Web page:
I’ve decided to put FX's The Americans and HBO’s Game of Thrones together in this year’s countdown for two reasons. First, among critics they are arguably the two most revered and respected current series on television, and second, there is very little I can say about either series here that hasn’t already been written by many other people in many other places for the last few years.
To be frank, Game of Thrones feels a little tired to me at this point – perhaps I’m losing my tolerance for excessive ultra-violence and sadistic brutality. (That would explain why I gave up on The Walking Dead this season after the already boring Negan swung his beloved baseball bat and turned the heads of two beloved characters into jelly.) I’ll blame that on all the problems in the world. Also, while Thrones has never been kind to its male characters it seems to have set an unfortunate new bar with the unrelenting exploitation and, at times, degradation of the females on its canvas. That is something I prefer to not see, even if the show egregiously abuses all of its characters in one way or another sooner or later. (Series star Kit Harington, who portrays the much-abused Jon Snow, is pictured below.)
And yet, what a magnificent canvas Game of Thrones has constructed over the years. The magnitude of it all remains humbling and awe-inspiring. Even if I am hung up on certain details, the end result is still unlike any television series any of us have ever seen. Several years ago, after a screening of the breathtaking series finale of Syfy’s Battlestar Galactica, I remarked to several NBCU Cable executives in attendance that I was stunned in a good way by what I had just watched, because it felt more like a feature film that had taken years to produce rather than just another episode of a great series that had been put together in a few weeks. Galactica, I explained, had forced me to redefine basic assumptions about what a television series could be.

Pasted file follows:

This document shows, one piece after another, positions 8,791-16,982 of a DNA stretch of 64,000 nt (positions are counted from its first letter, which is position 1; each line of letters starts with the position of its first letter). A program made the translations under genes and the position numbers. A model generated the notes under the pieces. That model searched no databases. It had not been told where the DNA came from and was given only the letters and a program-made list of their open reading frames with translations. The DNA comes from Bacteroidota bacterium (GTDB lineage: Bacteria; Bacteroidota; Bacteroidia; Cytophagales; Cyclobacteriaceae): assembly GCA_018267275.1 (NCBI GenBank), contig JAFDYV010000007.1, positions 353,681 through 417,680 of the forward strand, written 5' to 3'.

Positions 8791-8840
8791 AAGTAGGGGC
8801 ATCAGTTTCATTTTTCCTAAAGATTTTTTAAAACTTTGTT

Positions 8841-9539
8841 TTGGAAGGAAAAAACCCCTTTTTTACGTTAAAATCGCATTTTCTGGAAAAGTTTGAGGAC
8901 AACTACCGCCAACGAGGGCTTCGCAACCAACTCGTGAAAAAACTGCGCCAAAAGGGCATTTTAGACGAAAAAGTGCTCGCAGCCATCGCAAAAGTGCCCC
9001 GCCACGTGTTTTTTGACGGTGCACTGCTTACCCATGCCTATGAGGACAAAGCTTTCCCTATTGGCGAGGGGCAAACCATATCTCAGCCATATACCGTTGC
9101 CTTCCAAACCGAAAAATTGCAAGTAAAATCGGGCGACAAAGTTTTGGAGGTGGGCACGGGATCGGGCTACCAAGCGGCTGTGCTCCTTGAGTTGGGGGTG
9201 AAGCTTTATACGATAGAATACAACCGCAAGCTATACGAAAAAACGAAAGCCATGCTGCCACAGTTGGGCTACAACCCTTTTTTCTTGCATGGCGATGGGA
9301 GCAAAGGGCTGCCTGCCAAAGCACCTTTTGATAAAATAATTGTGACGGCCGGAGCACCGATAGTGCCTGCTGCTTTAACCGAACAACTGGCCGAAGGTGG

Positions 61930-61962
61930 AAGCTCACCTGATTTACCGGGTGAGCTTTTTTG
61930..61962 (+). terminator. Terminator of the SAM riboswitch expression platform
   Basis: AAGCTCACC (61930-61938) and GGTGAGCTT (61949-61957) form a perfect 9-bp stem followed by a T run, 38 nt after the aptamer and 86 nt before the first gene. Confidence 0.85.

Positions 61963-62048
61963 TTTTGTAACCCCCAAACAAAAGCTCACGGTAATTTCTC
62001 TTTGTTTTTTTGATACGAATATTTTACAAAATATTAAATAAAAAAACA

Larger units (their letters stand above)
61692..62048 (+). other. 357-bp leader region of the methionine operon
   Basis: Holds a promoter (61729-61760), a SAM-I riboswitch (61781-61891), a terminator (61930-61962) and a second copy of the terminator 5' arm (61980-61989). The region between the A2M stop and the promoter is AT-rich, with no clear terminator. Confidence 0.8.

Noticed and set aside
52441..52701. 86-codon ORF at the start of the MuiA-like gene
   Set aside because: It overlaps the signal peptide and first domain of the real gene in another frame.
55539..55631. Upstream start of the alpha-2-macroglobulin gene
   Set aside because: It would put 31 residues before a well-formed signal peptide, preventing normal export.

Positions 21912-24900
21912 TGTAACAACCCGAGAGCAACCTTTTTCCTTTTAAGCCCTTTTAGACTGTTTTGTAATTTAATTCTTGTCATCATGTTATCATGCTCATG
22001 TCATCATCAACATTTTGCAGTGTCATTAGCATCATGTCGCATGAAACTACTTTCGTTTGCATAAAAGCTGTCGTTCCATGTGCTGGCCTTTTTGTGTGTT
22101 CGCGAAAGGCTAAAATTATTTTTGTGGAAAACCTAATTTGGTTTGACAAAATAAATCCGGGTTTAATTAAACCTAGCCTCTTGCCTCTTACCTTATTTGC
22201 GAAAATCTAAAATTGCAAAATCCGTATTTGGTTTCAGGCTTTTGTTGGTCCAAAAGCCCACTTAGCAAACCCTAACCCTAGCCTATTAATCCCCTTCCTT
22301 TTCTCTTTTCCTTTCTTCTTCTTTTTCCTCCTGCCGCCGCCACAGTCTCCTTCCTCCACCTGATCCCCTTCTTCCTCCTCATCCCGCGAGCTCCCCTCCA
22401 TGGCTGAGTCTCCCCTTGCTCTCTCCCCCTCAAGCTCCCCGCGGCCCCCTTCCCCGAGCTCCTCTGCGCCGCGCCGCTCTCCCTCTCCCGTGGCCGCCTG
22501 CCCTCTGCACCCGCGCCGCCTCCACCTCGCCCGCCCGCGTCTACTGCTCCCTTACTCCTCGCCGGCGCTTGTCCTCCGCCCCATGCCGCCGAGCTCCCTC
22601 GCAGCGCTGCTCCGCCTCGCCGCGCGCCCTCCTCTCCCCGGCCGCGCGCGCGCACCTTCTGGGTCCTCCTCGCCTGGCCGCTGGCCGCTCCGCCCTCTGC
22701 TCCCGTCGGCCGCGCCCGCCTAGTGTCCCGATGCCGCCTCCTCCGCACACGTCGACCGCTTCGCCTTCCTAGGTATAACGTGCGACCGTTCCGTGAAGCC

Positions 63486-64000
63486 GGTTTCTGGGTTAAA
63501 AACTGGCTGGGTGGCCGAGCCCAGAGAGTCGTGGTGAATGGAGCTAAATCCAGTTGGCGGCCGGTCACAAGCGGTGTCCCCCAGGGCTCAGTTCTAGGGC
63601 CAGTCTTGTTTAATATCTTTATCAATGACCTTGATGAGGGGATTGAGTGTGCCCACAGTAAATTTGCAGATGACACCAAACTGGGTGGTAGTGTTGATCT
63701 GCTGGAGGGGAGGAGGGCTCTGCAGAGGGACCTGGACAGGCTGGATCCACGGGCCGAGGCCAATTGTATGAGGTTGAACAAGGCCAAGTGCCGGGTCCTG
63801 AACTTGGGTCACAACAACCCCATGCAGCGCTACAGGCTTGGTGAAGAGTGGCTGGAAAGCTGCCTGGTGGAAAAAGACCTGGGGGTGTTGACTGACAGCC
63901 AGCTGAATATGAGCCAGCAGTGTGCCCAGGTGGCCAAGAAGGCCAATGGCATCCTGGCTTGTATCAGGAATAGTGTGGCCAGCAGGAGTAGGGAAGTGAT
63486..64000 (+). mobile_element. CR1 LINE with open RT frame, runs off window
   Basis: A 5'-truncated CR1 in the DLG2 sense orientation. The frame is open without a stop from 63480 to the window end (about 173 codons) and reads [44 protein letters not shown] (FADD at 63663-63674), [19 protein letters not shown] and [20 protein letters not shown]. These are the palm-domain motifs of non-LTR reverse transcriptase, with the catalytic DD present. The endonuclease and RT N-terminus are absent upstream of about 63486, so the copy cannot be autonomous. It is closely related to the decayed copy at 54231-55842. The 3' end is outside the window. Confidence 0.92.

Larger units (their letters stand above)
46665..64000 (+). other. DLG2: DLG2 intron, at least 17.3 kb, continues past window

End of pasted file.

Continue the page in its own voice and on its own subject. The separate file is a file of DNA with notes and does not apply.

Game of Thrones has done that from the beginning, and what really impresses me about it is that it forces me to do so over and over again with each successive season.
I just wish it weren’t so damn unpleasant.
I often find The Americans to be unpleasant, as well, which I assume is the point, given the moral complexity and real-world dangers that have informed this hypnotic show from the beginning. Here as in Thrones, characters I would rather not see suffer are often submitted to awful physical and emotional torment, if not torture. If I’m overly sensitive to such things these days, well … see paragraph two above.
I’ll remember this year’s season of the show not because it was arguably its most riveting and intimate to date but because its terrors simultaneously expanded and contracted in a way that kept viewers' feelings in an ever-tightening, increasingly chilling grip. To put that another way, The Americans expanded on the all-important concept of emotional connectivity, forcing viewers to care and suffer more than ever before, especially in matters concerning the Jennings’ daughter Paige and her mounting trauma over the truth about her parents. Plus: That virus!
Also, this was the year that voting members of the Academy of Television Arts & Sciences suddenly discovered The Americans and honored it with multiple major nominations -- including sensational series stars Matthew Rhys and Keri Russell (pictured at top). Better late than never!
Previously in the Top 25 Countdown:
No. 9: Stranger ThingsHappened
No. 10: Family Comedies on ABC
No. 12: The Women of The CW
No. 14: Grease Live!andHairspray Live!
No. 15: BBC America's London Spy
No. 17: Colorized Classics on CBS
No. 18: James Corden's Carpool Karaoke
No. 19: South Park Takes on Donald Trump
No. 20: Bates Motel Psychodrama
No. 21: Return of The Exorcist
No. 25:Hallmark's Happy Yule Log
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